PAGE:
(9) You must differentiate yourself from the pack. - Being professional and providing good service is the starting point, however, you have to go beyond good service and professionalism because this is expected. Nobody ever asked to be provided bad service! Being prepared is half the battle. You must know your USP (Unique Selling Proposition), your ideal customer profile, your competitive advantage etc.  You then must market these distinctions to brand yourself in a deliberate and congruent way to gain market share. Blogging on a regular basis about your industry will help a lot.  Make sure you provide quality articles pertaining to your industry at least once a week. This is a great way to differentiate yourself. Posting quality blogs to your social nets are worth three to ten times more in value than posting others curated articles. When at networking events, make your articles available to those networkers that your information might be valuable to. Mention the free handouts during your short presentations or bring them up when talking with people in small groups.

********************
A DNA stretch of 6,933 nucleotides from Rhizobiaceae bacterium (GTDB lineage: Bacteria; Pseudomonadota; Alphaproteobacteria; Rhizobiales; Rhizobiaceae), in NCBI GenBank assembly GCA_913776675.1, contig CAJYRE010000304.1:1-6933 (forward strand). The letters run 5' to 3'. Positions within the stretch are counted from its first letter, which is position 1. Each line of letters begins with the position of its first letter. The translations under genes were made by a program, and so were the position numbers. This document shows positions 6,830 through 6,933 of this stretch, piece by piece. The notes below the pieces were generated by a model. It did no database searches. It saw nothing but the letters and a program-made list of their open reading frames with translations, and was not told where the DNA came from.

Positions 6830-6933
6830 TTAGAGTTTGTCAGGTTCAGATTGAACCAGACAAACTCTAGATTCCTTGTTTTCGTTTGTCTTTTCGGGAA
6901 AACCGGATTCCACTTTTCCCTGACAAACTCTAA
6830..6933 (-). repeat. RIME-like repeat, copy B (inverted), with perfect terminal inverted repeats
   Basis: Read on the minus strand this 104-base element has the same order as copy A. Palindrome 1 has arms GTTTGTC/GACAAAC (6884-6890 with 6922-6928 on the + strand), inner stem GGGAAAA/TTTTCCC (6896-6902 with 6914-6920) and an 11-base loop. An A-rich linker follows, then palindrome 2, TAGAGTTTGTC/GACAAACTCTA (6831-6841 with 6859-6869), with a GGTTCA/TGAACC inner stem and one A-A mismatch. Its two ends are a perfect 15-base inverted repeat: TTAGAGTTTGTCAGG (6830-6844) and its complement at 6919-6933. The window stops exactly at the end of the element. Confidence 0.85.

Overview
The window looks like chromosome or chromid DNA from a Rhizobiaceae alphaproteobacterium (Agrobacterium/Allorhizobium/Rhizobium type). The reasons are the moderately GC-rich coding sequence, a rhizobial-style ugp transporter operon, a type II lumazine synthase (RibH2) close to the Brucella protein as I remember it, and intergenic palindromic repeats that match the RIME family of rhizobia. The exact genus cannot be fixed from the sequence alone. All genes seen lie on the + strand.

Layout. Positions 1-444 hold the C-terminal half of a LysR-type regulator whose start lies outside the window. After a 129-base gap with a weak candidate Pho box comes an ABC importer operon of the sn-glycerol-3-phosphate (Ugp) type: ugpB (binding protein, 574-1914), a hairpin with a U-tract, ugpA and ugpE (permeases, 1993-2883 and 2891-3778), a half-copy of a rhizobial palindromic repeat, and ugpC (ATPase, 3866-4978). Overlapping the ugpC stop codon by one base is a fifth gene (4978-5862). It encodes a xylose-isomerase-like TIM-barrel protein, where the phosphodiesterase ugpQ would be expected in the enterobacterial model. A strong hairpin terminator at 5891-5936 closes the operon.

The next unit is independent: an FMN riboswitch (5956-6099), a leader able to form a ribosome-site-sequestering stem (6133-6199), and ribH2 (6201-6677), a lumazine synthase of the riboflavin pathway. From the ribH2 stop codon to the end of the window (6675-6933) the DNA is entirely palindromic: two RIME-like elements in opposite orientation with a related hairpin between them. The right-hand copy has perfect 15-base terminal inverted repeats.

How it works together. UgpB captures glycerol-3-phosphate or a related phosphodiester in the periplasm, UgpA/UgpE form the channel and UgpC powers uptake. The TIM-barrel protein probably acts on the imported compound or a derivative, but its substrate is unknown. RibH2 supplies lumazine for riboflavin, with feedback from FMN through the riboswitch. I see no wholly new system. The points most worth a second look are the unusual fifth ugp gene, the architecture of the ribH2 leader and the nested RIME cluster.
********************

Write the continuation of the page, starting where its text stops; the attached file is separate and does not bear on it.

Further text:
(10) The Rule of Three – Giving three referrals in the same week is absolute proof!
Give three time Three for maximum results!
Giving is the proof that you are working in someone else’s interest. If you want them to fully understand and believe you’re working on their behalf, give them three referrals in the same week. The easiest way I know to do this is to carry three of your referral partners' business cards in your keys pocket, until you give those cards out to qualified referrals.  You keep them with your keys on the dresser at night and put them back in your pocket the next day until you successfully acquire three qualified referrals. Receiving three qualified referrals from a partner does 3 things. It proves beyond a shadow of a doubt that you were working for them, it proves you’re a credible Networker and three it creates social equity. The feeling that they need to reciprocate, even if they can’t.